syllogism. I would like to redeem the promissory note regarding a refutation. You
know who you are.
Catechism of the Catholic Church, paragraph 105, states that God is
the author of Sacred Scripture and that the Church “accepts as sacred
and canonical the books of the Old and the New Testaments, whole and
entire, with all their parts” because they were “written under the
inspiration of the Holy Spirit.”
106 states that God inspired the human authors of the sacred books and
that “they consigned to writing whatever he [God] wanted written, and no
107 states the inspired books teach the truth, and that “without error
teach that truth which God, for the sake of our salvation, wish to see
confided to the Sacred Scriptures.”
120 lists the Old Testament Book of Joshua among the sacred books.
121 states that the books of the Old Testament are divinely inspired and
retain a permanent value.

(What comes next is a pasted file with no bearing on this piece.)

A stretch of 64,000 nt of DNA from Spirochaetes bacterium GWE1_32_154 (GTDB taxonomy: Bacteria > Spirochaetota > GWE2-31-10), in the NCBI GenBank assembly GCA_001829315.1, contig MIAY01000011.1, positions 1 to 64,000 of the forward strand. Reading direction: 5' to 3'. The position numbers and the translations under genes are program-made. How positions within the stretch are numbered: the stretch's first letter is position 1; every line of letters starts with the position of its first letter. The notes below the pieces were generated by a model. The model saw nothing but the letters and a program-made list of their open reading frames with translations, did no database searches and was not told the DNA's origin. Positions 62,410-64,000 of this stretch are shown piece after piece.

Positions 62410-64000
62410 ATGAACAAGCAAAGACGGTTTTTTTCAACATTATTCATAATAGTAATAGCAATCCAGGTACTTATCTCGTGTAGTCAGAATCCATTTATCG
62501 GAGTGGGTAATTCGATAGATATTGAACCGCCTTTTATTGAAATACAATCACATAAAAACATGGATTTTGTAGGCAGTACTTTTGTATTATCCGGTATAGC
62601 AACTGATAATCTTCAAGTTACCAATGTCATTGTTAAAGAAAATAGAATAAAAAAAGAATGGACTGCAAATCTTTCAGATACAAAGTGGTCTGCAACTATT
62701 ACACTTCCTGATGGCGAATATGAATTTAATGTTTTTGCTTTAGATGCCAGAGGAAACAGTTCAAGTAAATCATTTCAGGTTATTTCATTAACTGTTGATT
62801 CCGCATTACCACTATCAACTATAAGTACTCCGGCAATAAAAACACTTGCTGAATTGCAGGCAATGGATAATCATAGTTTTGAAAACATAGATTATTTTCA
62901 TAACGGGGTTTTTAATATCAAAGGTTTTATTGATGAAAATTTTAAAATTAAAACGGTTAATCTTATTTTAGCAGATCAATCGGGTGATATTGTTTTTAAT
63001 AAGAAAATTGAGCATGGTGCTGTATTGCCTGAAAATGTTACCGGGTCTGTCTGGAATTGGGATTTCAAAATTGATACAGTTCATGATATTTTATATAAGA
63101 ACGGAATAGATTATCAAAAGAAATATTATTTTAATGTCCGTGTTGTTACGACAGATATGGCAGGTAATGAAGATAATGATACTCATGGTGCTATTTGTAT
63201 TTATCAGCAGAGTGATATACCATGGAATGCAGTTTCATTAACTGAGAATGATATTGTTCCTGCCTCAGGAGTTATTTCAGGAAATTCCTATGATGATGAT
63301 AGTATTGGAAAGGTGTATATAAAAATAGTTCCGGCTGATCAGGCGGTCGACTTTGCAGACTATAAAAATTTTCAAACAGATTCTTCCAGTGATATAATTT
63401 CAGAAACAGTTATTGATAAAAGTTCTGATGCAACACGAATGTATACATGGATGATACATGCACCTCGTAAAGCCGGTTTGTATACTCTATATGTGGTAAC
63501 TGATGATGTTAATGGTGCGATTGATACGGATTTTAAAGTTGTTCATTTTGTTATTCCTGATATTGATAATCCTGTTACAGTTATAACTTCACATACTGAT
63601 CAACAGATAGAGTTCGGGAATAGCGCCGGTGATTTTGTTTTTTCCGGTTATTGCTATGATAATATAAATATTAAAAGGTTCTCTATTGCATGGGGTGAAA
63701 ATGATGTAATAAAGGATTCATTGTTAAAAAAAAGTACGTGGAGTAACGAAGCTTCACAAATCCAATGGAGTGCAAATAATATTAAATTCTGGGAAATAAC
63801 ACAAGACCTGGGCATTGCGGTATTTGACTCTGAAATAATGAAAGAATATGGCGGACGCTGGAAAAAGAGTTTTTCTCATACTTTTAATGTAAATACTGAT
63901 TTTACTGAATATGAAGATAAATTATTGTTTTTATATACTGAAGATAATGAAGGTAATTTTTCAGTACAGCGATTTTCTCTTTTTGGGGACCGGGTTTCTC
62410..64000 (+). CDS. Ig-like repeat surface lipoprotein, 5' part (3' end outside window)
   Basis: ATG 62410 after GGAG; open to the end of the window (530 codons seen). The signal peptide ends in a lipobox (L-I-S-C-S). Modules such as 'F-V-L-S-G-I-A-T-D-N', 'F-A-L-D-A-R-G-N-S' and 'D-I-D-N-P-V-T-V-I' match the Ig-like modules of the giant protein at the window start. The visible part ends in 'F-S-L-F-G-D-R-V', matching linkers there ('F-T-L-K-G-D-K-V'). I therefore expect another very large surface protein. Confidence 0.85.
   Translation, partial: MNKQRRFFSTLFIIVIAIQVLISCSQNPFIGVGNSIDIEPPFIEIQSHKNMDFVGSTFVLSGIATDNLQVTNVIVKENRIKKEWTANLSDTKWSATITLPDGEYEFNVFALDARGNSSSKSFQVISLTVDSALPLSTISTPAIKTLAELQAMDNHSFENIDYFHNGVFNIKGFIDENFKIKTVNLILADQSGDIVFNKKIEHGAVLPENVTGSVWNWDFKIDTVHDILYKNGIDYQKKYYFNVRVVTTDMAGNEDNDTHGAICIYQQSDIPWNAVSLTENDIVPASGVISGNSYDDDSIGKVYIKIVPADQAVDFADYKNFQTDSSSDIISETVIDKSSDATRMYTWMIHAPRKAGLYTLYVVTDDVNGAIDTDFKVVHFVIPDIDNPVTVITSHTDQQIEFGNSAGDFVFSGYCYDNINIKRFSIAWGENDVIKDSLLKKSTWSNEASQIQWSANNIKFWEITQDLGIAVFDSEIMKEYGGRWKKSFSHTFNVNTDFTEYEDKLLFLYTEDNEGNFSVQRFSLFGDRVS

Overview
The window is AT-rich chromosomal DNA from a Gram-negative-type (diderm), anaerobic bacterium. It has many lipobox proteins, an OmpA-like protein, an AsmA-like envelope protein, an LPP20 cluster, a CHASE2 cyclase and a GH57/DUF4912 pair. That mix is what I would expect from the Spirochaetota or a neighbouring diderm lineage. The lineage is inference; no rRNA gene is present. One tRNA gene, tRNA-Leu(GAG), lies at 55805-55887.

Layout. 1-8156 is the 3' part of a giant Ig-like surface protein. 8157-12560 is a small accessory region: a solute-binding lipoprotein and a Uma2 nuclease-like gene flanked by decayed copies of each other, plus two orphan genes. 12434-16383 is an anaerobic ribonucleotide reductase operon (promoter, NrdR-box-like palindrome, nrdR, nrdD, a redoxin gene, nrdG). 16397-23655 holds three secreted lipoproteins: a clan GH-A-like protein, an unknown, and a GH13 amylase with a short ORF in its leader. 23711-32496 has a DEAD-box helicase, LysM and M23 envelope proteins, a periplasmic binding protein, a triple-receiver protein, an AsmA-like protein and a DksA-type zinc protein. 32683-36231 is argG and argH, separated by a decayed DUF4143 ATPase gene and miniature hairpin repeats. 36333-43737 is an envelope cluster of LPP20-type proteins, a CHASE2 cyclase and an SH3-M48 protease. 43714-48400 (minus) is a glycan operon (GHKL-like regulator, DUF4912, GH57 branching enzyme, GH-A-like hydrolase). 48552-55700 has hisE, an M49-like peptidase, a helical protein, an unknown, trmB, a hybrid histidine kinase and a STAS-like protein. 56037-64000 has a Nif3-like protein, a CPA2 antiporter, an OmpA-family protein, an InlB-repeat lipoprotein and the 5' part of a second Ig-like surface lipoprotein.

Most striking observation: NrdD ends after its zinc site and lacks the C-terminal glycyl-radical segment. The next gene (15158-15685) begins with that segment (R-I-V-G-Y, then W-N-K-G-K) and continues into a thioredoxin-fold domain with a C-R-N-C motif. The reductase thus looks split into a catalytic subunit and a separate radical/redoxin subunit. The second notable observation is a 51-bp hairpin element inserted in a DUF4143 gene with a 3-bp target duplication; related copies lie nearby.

311 states that “God is in no way, directly or indirectly, the cause of
2313 states that in war, non-combatants “must be respected and treated
humanely” and that genocide is a grave moral evil: “the extermination of
a people, nation, or ethnic minority must be condemned as a mortal sin.
One is morally bound to resist orders that command genocide.”
eleventh chapter of the Book of Joshua states that God commanded Moses
to cause the genocide of various non-Israelite peoples.
In summary, the Catholic Church teaches
that the Book of Joshua is divinely inspired, contains all and only what
the human author of Joshua was inspired to write, and teaches truth for
the sake of our salvation.
Presumably, then, even if a book of the
Old Testament was in error about, say, the number of people killed in a
given battle, it could not be in error where it speaks about God’s
relationship to man: on this matter we can count on an Old Testament
book to tell us only the truth.
But in Joshua 11, God specifically
relates to man by telling one group of men to annihilate other groups,
including their noncombatant women and children.
Did God give a command that “one is
morally bound to resist”? Since the command was carried out, does not
that make God at least an indirect cause of a moral evil? Can a coherent
negative answer be given without giving up one or more of propositions